Extended tax deadlines will delay revenues much needed for the fight against COVID-19, which could prompt the government to allow Philippine offshore gaming operators (Pogos) to resume operations, according to the country’s top economic manager.
Sought to comment on the push for Pogo resumption for revenue, Finance Secretary Carlos G. Dominguez III said “the evaluation is ongoing.”
“But let me reiterate—all of the above depend on the result of the ongoing evaluation of the trade-offs involved in the decision of maintaining the current partial lockdown or tightening it or loosening it further,” Dominguez said.
All businesses—including Pogos—had been temporarily shuttered amid the lockdown in Luzon and other parts of the country aimed at containing COVID-19.
The government had been running after errant Pogos that did not remit their foreign—mostly Chinese—workers’ withholding taxes and firms that did not pay corporate income and franchise taxes.
Last February, the Bureau of Internal Revenue (BIR) shuttered an allegedly tax-evading Pogo licensee after previously shutting down four Pogo service providers.
Pogo licensees tap service providers to be the ones that actually communicate with their clients—online gamblers outside the Philippines, mostly in China, which has strict anti- laws.
As of early 2020, at least 60 Pogos had been issued licenses to operate by the state-run Philippine Amusement and Gaming Corp. (Pagcor), while 218 service providers employing over 108,000 foreigners had registered with the BIR.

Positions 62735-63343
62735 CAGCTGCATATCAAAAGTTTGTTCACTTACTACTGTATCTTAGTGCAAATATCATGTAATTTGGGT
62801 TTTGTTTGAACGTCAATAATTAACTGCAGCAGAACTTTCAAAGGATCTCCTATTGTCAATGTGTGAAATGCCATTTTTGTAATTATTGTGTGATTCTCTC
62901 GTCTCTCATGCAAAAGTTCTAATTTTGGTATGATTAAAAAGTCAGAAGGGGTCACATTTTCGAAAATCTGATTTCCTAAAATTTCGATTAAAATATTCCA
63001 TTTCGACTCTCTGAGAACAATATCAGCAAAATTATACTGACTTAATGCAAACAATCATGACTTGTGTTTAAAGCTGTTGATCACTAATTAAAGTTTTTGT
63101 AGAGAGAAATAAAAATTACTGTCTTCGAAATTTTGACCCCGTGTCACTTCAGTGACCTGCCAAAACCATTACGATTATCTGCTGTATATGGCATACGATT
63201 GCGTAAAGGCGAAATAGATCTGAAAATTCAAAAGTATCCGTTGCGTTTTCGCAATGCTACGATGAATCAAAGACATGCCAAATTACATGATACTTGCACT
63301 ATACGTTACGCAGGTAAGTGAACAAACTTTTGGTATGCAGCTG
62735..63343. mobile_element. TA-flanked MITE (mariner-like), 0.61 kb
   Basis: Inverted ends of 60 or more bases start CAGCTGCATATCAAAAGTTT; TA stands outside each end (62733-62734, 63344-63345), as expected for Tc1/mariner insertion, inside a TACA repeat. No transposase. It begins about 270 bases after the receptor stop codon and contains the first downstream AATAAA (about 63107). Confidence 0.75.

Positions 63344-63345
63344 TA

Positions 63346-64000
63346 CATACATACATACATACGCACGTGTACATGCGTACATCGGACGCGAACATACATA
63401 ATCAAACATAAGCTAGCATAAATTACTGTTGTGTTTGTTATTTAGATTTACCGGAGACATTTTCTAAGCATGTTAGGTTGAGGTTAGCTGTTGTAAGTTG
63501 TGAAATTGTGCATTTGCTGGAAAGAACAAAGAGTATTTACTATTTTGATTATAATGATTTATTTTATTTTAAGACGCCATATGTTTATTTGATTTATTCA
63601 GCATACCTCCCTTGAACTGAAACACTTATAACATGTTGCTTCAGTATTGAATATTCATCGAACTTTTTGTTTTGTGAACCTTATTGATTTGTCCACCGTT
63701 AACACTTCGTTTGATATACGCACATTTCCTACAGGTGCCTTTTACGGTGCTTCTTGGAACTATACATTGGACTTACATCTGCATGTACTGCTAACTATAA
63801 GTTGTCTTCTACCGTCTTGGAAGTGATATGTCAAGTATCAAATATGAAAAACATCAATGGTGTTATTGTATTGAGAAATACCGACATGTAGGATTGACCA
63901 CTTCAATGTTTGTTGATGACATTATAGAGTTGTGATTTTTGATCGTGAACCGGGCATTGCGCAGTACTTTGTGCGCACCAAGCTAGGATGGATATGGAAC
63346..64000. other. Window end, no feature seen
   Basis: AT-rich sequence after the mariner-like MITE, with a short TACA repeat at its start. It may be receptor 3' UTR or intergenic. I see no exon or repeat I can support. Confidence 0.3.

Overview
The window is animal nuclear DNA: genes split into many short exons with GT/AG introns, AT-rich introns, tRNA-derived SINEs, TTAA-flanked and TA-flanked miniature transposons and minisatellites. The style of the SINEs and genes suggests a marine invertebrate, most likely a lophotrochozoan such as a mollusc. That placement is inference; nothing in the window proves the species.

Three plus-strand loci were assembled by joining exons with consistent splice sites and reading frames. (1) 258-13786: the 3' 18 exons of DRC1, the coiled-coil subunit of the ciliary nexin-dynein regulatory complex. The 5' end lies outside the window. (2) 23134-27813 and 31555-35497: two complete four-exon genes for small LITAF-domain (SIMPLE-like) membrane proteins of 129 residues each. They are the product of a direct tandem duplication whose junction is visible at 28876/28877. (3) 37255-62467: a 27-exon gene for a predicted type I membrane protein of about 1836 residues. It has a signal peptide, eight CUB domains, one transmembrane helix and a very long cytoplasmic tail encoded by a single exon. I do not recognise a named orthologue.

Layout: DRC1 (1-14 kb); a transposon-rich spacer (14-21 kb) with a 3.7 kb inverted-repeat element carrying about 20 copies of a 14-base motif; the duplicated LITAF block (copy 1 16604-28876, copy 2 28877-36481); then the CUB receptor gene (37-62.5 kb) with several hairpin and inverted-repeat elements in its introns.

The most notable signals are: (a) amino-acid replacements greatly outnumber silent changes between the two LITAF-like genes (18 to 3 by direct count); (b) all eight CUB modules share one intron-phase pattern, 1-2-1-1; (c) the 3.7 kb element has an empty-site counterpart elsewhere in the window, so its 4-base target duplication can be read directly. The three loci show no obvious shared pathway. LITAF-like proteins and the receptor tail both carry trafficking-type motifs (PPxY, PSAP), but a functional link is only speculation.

The government had wanted to collect from Pogos P2 billion in taxes per month.
Last year, the government collected P6.42 billion in additional corporate and personal income taxes as it ran after alleged tax-deficient Pogos.
Dominguez said tax collections in April “will be very bad” partly due to the extended deadlines to file and pay several taxes in light of the lockdown extension until April 30.
At the weekend, the Department of Finance (DOF) said that the first-quarter tax collections of the BIR and Bureau of Customs not only declined but also slid below target as the COVID-19 pandemic and the resulting lockdowns imposed since mid-March hurt domestic businesses and external trade.
The country’s two largest revenue agencies collected P600.86 billion in taxes and import duties from January to March, down 1.7 percent from P611.03 billion in the same period last year.
The actual end-March joint BIR-BOC take was also 20.6-percent lower than the P757.12-billion goal for the three-month period.
On a proposal to lift national and local liquor bans as support measure for the COVID-19 lockdowns, Dominguez said: “I am not in favor.”
The Center for Alcohol Research and Development (Card) Foundation Inc., whose members included Absolut Distillers Inc., Emperador Distillers Inc. and Ginebra San Miguel Inc., made its appeal in an April 16 letter to Trade Secretary Ramon Lopez.
Card had proposed lifting the ban completely or relaxing it at certain hours during which stores could sell alcoholic drinks.
“If this ban continues, the industry can no longer survive,” Card said.
It said it would give rise to “a situation that can affect a large sector of the community.”
“The alcohol beverage industry bears already the agony of declining market demand due to the imposition of high excise taxes on alcohol,” Card had said.
Edited by TSB
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